QUENTIN LETTS: Liz Truss speaks at Great British Growth Rally
QUENTIN LETTS: Unleash that gas, Liz said and floated back to her seat as if tip-toeing on Angel Delight
Through the throng loomed a familiar, froggy grin: Nigel Farage was at the Conservative conference for the first time since 1988. He was there, he insisted, as a GB News presenter.
Activists queuing for the Great British Growth Rally fringe event went mad when they spotted him. There were shouts of ‘Nigel!’, as if the Messiah had been glimpsed. A crush of bodies surged towards him as a single organism, seeking selfies.
While Farage the humpback whale gorged on this Tory bait ball, there came a distant, panicked sound of Rishi Sunak’s spin doctors wrestling for control of the news agenda. ‘We cannae hold her, captain!’
The lunchtime rally, hyped as a major rebellion, was easily the biggest draw of the day. The queue snaked for miles. They wanted to hear Liz Truss, Sir Jacob Rees-Mogg and Dame Priti Patel make the case for economic stimulation from tax cuts and lower spending. This time last year Ms Truss tried the first without, alas, remembering the second.
She floated to the stage on her tippytoes. ‘Make Britain grow again’ slogans echoed Donald Trump’s ‘make American great again’. Reminders of her ex-prime ministerial status were evident. She had a security detail. A burly press officer carried her small, cream-coloured clutch bag. At first I thought it was a Cornish pasty. Nearby sat Ms Truss’s husband Hugh, a slight sadness in his eyes.
Former British Prime Minister Liz Truss attends the Britain’s Conservative Party’s annual conference in Manchester on Monday
The lunchtime rally, hyped as a major rebellion, was easily the biggest draw of the day. The queue snaked for miles. They wanted to hear Liz Truss, (pictured on Monday)
Reminders of her ex-prime ministerial status were evident. She had a security detail. A burly press officer carried her small, cream-coloured clutch bag. Pictured: Liz Truss at the conference on Monday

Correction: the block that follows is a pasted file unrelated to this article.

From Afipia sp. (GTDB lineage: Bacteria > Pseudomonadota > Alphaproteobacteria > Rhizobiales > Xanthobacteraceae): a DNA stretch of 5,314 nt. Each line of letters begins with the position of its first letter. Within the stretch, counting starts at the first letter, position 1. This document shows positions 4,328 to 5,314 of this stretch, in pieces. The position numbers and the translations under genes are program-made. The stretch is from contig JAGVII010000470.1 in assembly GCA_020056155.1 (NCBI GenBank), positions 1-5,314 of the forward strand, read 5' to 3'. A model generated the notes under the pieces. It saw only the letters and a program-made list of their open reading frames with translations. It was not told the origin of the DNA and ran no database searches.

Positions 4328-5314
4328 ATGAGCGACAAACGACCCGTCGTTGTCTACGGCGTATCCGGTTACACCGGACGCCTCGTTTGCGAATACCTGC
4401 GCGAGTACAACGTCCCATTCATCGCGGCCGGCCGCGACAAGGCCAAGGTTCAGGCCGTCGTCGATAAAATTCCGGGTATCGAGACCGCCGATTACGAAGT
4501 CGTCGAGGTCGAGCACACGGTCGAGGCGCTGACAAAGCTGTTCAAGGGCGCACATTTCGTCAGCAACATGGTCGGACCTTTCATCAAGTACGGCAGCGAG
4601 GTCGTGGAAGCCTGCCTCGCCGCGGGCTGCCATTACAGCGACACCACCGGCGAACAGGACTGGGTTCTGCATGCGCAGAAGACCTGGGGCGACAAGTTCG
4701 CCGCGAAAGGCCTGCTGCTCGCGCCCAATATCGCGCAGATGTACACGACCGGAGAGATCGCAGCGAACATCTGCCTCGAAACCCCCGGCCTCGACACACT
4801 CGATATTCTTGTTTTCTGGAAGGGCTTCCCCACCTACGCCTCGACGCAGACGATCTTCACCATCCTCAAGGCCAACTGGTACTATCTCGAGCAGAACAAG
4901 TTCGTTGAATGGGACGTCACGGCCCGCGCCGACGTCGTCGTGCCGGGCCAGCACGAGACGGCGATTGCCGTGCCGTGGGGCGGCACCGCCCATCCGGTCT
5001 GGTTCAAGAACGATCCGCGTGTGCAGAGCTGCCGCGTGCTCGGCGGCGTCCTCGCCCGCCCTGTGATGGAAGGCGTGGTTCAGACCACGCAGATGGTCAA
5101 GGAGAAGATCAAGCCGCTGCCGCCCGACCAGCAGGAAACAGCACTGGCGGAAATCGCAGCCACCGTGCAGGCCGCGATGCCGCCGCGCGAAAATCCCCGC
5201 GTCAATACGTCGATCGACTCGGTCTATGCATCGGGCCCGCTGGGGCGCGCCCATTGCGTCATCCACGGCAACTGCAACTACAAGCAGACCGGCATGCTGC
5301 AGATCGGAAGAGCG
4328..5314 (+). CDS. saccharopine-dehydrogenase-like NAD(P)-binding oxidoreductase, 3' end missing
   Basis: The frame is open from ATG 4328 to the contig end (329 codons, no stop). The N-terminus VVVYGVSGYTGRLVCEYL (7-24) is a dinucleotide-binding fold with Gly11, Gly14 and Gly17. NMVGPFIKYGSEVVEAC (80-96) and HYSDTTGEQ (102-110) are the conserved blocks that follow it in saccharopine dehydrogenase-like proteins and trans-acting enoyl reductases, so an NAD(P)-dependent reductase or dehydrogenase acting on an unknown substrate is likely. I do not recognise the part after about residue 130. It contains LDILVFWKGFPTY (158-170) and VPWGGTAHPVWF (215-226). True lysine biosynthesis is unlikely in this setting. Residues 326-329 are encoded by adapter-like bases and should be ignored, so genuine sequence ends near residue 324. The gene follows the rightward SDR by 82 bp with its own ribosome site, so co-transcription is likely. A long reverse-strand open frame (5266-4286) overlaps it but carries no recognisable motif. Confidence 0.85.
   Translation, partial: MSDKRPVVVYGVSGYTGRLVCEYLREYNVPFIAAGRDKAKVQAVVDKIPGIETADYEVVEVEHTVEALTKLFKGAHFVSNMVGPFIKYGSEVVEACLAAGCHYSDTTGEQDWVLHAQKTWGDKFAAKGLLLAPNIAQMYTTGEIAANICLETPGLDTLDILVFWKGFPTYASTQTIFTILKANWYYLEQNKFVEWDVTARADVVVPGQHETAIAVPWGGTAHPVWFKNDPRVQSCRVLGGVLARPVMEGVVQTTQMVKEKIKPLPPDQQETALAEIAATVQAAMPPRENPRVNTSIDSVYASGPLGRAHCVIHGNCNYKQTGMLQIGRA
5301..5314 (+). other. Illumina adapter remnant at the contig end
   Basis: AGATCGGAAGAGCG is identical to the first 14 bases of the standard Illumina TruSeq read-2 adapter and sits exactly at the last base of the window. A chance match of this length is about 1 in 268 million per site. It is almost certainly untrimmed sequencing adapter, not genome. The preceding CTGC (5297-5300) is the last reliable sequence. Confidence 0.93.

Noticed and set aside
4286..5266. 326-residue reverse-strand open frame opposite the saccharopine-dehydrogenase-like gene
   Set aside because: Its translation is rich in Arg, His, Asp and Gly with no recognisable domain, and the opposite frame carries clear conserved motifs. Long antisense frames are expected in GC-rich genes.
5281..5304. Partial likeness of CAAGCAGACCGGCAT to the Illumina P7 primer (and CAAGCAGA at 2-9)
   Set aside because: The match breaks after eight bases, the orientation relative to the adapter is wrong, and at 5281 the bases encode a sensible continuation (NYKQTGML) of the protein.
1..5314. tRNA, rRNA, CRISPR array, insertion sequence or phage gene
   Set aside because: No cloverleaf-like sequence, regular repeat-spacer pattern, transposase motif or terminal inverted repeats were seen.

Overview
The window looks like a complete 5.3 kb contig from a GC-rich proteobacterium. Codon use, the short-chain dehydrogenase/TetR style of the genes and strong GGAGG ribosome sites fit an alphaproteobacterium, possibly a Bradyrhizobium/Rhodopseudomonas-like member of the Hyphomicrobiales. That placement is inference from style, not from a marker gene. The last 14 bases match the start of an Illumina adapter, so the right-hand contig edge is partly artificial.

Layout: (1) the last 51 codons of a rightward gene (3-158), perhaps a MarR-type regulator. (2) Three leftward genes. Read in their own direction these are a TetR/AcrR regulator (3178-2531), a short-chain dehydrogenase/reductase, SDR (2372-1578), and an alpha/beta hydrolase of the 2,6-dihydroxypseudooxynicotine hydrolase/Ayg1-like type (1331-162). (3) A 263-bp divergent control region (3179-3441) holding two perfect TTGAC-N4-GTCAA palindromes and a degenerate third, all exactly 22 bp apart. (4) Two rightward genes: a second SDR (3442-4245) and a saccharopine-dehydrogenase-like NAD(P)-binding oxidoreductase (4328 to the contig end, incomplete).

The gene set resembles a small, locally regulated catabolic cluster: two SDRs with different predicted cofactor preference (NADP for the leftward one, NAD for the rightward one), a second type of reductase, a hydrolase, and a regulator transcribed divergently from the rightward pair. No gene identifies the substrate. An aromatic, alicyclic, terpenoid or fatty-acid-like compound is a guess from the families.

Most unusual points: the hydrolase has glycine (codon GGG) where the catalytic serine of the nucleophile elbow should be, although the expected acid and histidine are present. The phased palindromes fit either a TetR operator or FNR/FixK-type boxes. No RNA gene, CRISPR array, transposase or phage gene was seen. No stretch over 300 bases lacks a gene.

The event was a glorious circus. Getting into it was like boarding an Indian train. Press photographers were there en masse. In the trade we call them ‘monkeys’ because they climb over everything. This was a zoo’s worth of monkeys.
Mr Farage’s arrival only added to the frenzy, boom mikes swinging and TV camera men skittling activists with their tripods.
Sky News’ Beth Rigby was much evident in vermilion trouser suit and a Joker’s smile.
The BBC’s Nick Robinson knelt at the front, the better to interview rebels. How good to see the corporation on its knees, and the day not even Sunday.
Ms Truss’s own trousers were too short – just like Rishi. She held her hands wide apart, Sir Simon Rattle about to bring the Berlin Philharmonic to thrilling life.
But despite the build-up, the rally fell short of an act of mischief. Solid arguments for lower taxes were put but without any ad hominem Tabasco.
Liz Truss is pictured at the Great British Growth Fringe Rally on Monday at the Manchester Central Convention Complex
Liz Truss is pictured leaving the Great British Growth Rally, a fringe event where she spoke on Monday alongside Dame Priti Patel, Sir Jacob Rees-Mogg and Ranil Jayawardena during the Conservative Party conference in Manchester
Former British prime minister Liz Truss, Conservative MP Ranil Jayawardena, former Home Secretary Priti Patel and former Business Secretary Jacob Rees-Mogg (pictured left to right) attend the Great British Growth Rally fringe event on the sidelines of the Conservative Party’s annual conference in Manchester
The PM was actually praised for having pushed back some of the Net Zero deadlines. Sir Jacob’s speech was clever and courteous. No one in our politics is as skilfully fluent.
Ms Truss more cartoonable. ‘Let’s stop taxing and banning things,’ she bawled, her straight, slightly loopy fringe swinging from side to side.
‘We’re sitting on 50 years of sustainable gas. Unleash that gas!’ No naked flames, please.
Having bitten the air enough, she floated back to her seat, as if tip-toeing on Angel Delight.
In the main hall Jeremy Hunt made his ‘big speech’. It lasted all of fifteen minutes. Arriving, he waved his left hand as if de-fluffing an enormous duster.
He is a gangly, donnish figure with an egret’s neck and a husky voice. ‘The level of tax is too high,’ he croaked. But there was no word on cutting them. Not yet.
Liz Truss is pictured posing for selfies for young conservative delegates at the Conservative Party Conference
Liz Truss is pictured at the Conservative Party Conference on Monday
Sometimes you want a chancellor to be boring. This may still, just, be one of them. Not that Mr Hunt is entirely without political personality. There is a grain of experience there and dry humour.
‘Our friends in the Office for National Statistics changed their minds’ about the state of the economy, he said. That ‘friends’ was judiciously ironic.
‘Don’t bet against Britain,’ he continued. ‘It’s been tried before and it never works.’ George Soros might disagree.
Kemi Badenoch, business secretary, scored herself a few runs, despite nerves. ‘We are on the side of those who toil, not those who tweet,’ she averred. Then the Tannoy told us that Mel Stride, pensions secretary and world-class bore, was going to make a speech. Stampede for the bars.
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